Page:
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BOOK CLUB



Book Club is currently on hold until further notice. 




PREVIOUS BOOK CLUB READS

The Subversive Stitch: Embroidery and the Making of the Feminine

Rozsika Parker

Rozsika Parker's re-evaluation of the reciprocal relationship between women and embroidery has brought stitchery out from the private world of female domesticity into the fine arts, created a major breakthrough in art history and criticism, and fostered the emergence of today's dynamic and expanding crafts movements.

The Subversive Stitch is now available again with a new Introduction that brings the book up to date with exploration of the stitched art of Louise Bourgeois and Tracey Emin, as well as the work of new young female and male embroiderers. Rozsika Parker uses household accounts, women's magazines, letters, novels and the works of art themselves to trace through history how the separation of the craft of embroidery from the fine arts came to be a major force in the marginalisation of women's work. Beautifully illustrated, her book also discusses the contradictory nature of women's experience of embroidery: how it has inculcated female subservience while providing an immensely pleasurable source of creativity, forging links between women.



Braiding Sweetgrass

Robin Wall Kimmerer

Drawing on her life as an indigenous scientist, and as a woman, Kimmerer shows how other living beings―asters and goldenrod, strawberries and squash, salamanders, algae, and sweetgrass―offer us gifts and lessons, even if we've forgotten how to hear their voices. In reflections that range from the creation of Turtle Island to the forces that threaten its flourishing today, she circles toward a central argument: that the awakening of ecological consciousness requires the acknowledgment and celebration of our reciprocal relationship with the rest of the living world. For only when we can hear the languages of other beings will we be capable of understanding the generosity of the earth, and learn to give our own gifts in return.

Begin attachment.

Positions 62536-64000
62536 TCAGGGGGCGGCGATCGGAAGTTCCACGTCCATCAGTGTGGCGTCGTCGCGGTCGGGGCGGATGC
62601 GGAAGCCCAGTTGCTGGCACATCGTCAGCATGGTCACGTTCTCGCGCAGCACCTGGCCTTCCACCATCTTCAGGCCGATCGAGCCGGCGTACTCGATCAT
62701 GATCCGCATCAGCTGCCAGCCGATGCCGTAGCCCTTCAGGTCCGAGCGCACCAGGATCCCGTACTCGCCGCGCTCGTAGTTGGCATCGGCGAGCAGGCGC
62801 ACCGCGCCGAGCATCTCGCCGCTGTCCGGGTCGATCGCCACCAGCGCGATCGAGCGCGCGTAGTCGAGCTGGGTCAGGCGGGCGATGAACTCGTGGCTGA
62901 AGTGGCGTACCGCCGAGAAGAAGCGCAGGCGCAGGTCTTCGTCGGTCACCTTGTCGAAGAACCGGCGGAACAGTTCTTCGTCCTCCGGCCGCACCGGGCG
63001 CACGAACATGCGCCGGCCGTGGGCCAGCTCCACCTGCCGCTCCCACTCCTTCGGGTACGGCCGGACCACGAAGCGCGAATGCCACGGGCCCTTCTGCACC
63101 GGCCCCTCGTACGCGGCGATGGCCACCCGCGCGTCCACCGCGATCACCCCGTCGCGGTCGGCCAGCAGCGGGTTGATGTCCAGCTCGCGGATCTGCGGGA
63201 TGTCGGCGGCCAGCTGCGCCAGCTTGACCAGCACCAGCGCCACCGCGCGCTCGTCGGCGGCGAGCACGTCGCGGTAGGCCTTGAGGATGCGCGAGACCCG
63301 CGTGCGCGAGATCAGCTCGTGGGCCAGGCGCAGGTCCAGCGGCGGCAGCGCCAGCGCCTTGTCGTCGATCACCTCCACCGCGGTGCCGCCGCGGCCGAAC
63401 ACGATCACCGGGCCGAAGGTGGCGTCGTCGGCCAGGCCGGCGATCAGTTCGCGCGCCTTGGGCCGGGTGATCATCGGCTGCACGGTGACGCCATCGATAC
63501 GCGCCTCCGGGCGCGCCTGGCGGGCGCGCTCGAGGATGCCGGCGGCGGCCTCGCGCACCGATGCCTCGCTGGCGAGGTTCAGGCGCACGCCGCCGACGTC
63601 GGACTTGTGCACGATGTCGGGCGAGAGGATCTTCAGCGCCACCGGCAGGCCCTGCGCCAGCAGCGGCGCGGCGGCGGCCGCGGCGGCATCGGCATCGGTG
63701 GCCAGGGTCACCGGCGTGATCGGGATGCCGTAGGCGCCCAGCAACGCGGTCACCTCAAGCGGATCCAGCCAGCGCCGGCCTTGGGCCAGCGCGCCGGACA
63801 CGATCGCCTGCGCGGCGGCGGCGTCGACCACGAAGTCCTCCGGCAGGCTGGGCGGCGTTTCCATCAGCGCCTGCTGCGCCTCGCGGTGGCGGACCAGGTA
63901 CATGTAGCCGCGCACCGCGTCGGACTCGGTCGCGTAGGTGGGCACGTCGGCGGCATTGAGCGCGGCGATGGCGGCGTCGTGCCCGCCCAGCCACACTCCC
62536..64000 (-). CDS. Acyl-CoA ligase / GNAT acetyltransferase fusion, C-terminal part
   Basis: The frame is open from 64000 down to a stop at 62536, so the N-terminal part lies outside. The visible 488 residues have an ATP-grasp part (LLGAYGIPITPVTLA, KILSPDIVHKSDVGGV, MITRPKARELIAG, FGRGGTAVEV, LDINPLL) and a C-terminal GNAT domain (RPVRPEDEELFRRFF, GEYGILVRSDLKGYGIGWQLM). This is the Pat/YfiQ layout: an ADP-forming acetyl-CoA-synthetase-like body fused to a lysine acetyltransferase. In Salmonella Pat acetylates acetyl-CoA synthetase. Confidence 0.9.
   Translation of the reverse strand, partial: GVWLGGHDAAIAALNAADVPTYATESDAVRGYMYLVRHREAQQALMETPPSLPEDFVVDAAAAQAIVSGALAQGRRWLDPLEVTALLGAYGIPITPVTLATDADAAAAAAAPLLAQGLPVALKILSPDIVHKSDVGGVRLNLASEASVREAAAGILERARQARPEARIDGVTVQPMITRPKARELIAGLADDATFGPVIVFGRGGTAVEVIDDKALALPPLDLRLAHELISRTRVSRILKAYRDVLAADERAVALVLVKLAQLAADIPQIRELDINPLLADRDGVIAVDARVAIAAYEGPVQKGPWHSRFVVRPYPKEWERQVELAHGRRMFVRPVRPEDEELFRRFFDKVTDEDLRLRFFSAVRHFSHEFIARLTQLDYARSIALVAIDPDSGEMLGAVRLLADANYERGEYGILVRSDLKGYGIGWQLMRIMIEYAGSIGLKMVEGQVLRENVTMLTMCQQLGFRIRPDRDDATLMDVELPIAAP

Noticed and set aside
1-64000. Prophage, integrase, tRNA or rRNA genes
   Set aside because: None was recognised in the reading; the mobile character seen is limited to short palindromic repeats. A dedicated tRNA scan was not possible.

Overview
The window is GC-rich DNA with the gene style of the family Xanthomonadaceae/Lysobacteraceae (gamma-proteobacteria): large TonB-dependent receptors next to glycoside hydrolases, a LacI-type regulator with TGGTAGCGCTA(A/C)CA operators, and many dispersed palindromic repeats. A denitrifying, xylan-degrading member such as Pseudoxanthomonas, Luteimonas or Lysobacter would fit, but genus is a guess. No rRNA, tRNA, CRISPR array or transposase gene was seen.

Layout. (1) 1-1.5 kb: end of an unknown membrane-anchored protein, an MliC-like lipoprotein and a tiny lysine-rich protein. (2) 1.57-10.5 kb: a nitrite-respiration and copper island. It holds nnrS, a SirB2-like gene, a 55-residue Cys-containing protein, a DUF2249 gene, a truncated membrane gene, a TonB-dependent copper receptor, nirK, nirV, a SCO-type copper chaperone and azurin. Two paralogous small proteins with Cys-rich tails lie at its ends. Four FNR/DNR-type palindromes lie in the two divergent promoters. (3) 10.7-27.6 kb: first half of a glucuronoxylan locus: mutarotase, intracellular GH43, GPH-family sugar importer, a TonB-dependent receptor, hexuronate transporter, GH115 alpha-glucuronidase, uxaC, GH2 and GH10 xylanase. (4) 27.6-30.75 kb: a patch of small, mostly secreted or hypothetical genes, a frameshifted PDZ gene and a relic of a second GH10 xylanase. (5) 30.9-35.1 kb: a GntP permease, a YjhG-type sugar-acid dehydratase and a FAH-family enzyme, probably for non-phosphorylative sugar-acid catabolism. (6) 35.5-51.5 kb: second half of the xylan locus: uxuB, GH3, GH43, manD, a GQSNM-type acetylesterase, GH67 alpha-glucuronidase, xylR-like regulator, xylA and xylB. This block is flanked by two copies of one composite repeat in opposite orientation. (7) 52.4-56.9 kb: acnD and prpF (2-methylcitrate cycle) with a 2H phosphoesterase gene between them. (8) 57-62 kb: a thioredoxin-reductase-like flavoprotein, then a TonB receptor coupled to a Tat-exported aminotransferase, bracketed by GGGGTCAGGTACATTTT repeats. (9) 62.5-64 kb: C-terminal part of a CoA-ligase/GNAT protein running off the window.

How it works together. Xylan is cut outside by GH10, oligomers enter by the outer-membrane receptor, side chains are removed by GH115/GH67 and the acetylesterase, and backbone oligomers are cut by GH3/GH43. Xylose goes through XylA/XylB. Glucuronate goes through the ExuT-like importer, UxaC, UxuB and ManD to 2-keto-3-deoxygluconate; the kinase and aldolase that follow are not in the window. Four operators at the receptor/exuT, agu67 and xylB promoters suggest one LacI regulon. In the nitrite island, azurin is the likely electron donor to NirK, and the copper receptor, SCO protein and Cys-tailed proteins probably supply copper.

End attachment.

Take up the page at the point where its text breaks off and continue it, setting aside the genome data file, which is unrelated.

The House of Spirits

Isabel Allende

In one of the most important and beloved Latin American works of the twentieth century, Isabel Allende weaves a luminous tapestry of three generations of the Trueba family, revealing both triumphs and tragedies. Here is patriarch Esteban, whose wild desires and political machinations are tempered only by his love for his ethereal wife, Clara, a woman touched by an otherworldly hand. Their daughter, Blanca, whose forbidden love for a man Esteban has deemed unworthy infuriates her father, yet will produce his greatest joy: his granddaughter Alba, a beautiful, ambitious girl who will lead the family and their country into a revolutionary future.

The House of the Spirits is an enthralling saga that spans decades and lives, twining the personal and the political into an epic novel of love, magic, and fate.

CONTENT WARNING: Domestic and sexual violence, abortion, political and government violence. 



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